Healthy human excrement is becoming a valuable commodity.
a nonprofit launched by MIT graduate students almost two years ago, is
the nation's first stool bank. Its mission is to provide doctors and
hospitals with safe fecal material from screened donors for use in the
growing number of fecal transplant procedures. Microbiologist Mark Smith, a co-founder, explains in a Boston.com story by Chelsea Rice that the organization is modeled after the Red Cross, to make a medical commodity available in a standardized way.
Fecal transplants-known as fecal microbiota transplants, or FMT, have been found extraordinarily effective in treating patients with Clostridium difficile
infections that afflict half a million patients a year with intestinal
pain and disabling diarrhea. Most are hospital patients who have been
treated with antibiotics that wipe out healthy gut bacteria along with
targeted pathogens. With the microbial competition wiped out, C. diff
takes over, producing toxins that can cause severe and sometimes fatal
illness. With introduction of donated stool into the patient's intestine
or colon, healthy bacteria fight the C. diff and the normal microbial
gut community can be reestablished. The Mayo Clinic first used FMT to treat a C. diff patient in 2011 and the Cleveland Clinic called FMT one of the top medical innovations of 2013.
In The New Yorker story "The Excrement Experiment," Emily Eakin
traces the past and current understanding of fecal microbiota,
describes its potential for treating several autoimmune disorders, and
reports on recent research suggesting the mysteries of the gut biome may
hold keys to many medical conditions, including obesity and mental
health. Researchers at Washington University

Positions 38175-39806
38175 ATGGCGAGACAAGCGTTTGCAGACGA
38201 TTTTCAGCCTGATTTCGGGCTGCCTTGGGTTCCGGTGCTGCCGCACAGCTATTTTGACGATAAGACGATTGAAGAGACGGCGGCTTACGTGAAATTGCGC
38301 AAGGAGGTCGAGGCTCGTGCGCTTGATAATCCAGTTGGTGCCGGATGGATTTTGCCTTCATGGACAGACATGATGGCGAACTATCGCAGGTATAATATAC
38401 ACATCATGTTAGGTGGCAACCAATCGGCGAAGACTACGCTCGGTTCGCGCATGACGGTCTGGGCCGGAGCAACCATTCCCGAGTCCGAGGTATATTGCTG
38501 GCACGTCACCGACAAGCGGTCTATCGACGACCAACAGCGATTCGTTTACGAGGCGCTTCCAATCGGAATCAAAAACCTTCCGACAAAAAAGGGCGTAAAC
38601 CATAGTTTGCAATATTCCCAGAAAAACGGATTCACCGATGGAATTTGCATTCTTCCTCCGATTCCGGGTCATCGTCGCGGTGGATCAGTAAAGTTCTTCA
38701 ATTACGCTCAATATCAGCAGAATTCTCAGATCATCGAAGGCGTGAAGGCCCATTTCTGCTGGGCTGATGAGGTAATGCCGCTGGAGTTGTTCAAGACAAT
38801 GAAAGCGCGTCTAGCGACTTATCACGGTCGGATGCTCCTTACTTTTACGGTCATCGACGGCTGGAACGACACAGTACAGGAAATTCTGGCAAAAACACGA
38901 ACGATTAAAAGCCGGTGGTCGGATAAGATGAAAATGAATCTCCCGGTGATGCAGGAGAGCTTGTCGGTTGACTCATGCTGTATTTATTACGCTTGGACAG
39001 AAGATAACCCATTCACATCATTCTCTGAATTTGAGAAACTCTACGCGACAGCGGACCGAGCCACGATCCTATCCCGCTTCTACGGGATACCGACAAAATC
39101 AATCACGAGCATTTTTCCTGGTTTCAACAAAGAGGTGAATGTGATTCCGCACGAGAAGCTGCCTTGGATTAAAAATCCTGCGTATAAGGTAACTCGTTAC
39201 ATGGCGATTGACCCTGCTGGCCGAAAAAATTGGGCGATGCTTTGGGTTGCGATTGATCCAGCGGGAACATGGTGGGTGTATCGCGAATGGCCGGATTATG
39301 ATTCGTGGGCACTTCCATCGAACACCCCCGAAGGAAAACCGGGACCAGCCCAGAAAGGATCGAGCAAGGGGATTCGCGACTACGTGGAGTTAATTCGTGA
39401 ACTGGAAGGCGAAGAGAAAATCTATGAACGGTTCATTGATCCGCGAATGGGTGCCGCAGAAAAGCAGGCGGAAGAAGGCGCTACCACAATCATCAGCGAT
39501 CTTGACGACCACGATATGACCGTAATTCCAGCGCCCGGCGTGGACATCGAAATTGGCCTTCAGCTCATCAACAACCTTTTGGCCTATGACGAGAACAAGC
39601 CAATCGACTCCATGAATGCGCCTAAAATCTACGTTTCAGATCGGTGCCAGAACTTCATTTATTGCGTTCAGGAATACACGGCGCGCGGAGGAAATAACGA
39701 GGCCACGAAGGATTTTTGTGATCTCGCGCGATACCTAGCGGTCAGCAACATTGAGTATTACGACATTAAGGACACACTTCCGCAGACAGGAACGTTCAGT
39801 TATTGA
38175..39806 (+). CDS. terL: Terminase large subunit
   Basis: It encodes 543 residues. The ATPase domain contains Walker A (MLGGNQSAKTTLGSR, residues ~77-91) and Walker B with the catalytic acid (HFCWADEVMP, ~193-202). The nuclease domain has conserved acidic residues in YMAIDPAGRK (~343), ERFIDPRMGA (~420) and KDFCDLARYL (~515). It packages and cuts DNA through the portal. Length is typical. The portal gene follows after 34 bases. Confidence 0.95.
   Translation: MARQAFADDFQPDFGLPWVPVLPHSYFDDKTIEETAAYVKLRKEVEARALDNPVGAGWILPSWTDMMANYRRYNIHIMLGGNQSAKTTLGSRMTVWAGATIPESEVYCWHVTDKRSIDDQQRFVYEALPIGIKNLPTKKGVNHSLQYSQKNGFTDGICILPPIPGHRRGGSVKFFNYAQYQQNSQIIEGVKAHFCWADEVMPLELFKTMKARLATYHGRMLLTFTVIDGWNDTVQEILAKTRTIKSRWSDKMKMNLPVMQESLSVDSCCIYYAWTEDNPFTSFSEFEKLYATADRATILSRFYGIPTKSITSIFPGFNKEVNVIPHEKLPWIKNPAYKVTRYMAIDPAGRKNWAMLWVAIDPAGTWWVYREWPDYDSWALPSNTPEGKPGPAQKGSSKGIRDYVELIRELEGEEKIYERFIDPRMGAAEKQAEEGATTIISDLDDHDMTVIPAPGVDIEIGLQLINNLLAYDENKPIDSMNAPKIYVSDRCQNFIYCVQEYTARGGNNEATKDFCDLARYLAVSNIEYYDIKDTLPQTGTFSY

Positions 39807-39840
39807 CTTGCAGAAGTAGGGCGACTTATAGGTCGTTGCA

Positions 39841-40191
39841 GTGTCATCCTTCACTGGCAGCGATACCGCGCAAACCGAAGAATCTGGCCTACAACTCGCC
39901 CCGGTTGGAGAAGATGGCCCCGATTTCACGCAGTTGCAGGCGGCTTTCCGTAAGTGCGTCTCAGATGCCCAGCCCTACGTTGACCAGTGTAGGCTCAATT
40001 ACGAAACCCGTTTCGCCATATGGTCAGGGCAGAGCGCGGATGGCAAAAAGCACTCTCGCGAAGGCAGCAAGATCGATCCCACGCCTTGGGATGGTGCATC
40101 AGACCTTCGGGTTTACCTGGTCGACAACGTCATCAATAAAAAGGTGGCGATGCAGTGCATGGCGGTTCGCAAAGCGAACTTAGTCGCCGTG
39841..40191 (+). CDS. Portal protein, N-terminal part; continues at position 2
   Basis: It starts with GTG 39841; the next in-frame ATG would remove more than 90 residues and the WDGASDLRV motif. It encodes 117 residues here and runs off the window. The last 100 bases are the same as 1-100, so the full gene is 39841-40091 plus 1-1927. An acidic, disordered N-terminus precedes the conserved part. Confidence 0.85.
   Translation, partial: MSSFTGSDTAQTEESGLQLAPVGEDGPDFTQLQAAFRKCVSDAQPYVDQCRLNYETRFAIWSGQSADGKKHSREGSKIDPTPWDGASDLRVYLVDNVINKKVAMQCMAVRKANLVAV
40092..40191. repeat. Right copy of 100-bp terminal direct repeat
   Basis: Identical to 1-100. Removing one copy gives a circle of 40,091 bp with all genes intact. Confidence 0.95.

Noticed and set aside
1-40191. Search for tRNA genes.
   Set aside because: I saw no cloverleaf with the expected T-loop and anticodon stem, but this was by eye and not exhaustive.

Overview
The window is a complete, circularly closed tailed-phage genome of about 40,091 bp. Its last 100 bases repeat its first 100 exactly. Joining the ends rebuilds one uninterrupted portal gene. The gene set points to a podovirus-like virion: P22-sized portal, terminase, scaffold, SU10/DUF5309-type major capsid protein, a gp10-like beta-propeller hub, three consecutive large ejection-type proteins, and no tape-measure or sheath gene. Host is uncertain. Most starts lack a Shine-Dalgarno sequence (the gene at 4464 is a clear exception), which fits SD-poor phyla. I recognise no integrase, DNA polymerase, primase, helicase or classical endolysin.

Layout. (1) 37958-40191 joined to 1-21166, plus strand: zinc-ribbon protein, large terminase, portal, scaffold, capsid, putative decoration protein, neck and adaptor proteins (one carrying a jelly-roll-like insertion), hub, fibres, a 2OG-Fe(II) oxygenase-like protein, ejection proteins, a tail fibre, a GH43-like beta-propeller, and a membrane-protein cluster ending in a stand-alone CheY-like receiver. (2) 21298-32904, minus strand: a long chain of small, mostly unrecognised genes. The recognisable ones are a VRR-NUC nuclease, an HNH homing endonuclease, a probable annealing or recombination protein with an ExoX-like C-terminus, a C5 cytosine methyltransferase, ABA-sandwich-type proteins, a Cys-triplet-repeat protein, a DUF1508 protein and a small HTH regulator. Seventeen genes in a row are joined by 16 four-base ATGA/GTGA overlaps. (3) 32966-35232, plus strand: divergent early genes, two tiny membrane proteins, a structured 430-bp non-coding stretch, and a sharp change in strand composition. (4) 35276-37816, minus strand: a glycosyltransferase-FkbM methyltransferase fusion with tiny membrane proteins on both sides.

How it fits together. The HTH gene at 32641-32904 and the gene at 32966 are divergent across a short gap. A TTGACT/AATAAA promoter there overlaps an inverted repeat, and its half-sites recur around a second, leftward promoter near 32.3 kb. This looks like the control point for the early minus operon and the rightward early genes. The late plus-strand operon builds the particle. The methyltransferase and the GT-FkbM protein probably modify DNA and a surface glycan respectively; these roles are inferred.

in St. Louis found that gut bacteria plays a significant role in
obesity in mice. Mice implanted with gut bacteria from a fat human
gained weight while those injected with gut bacteria from a thin human
stayed slim even when both groups ate the same diet. Research also
suggests gut bacteria influences our moods, minds and emotions.
The average human digestive tract hosts
at least 100 trillion bacterial, fungal, viral and archaeal organisms
that collectively makeup the gut biome. Much of the research focuses on stool, which Eakins explains "remains our best proxy for the brimming universe within." Smith
told Eakin part of his inspiration for OpenBiome was a friend who cured
his extreme suffering from C. diff by transplanting his room-mate's
stool into himself. Transplanting can be done using enemas,
colonoscopies or a turkey baster. OpenBiome absorbs the cost of
screening donors, whose blood is tested for several diseases, and whose
initial stool samples are screened for known harmful pathogens. It is
now sending specimens of clinically prepared excrement to dozens of
hospitals across the country. Boston.com reports screened doors are paid
$40 a day for their contributions. To lighten a gross topic, donors,
who are anonymous to recipients, are given code names such as Winnie the
Poo, Poop King, and Vladimir Pootin. Note the Boston.com graphic.
Meanwhile, for-profit biotech companies are competing to get stool-based therapies through trials and into the market. Scientists are also designing fecal capsules, which some entrepreneurs call "crapsules," that will be more appealing to patients. And the FDA will have to decide
what regulatory measures should be in place. The FDA has viewed
medically used stool as a drug. Smith and others hope it will be
reclassified as a tissue, which has to meet stringent standards but does
not have to go through clinical trials required for FDA drug approval.
Read the New Yorker story here.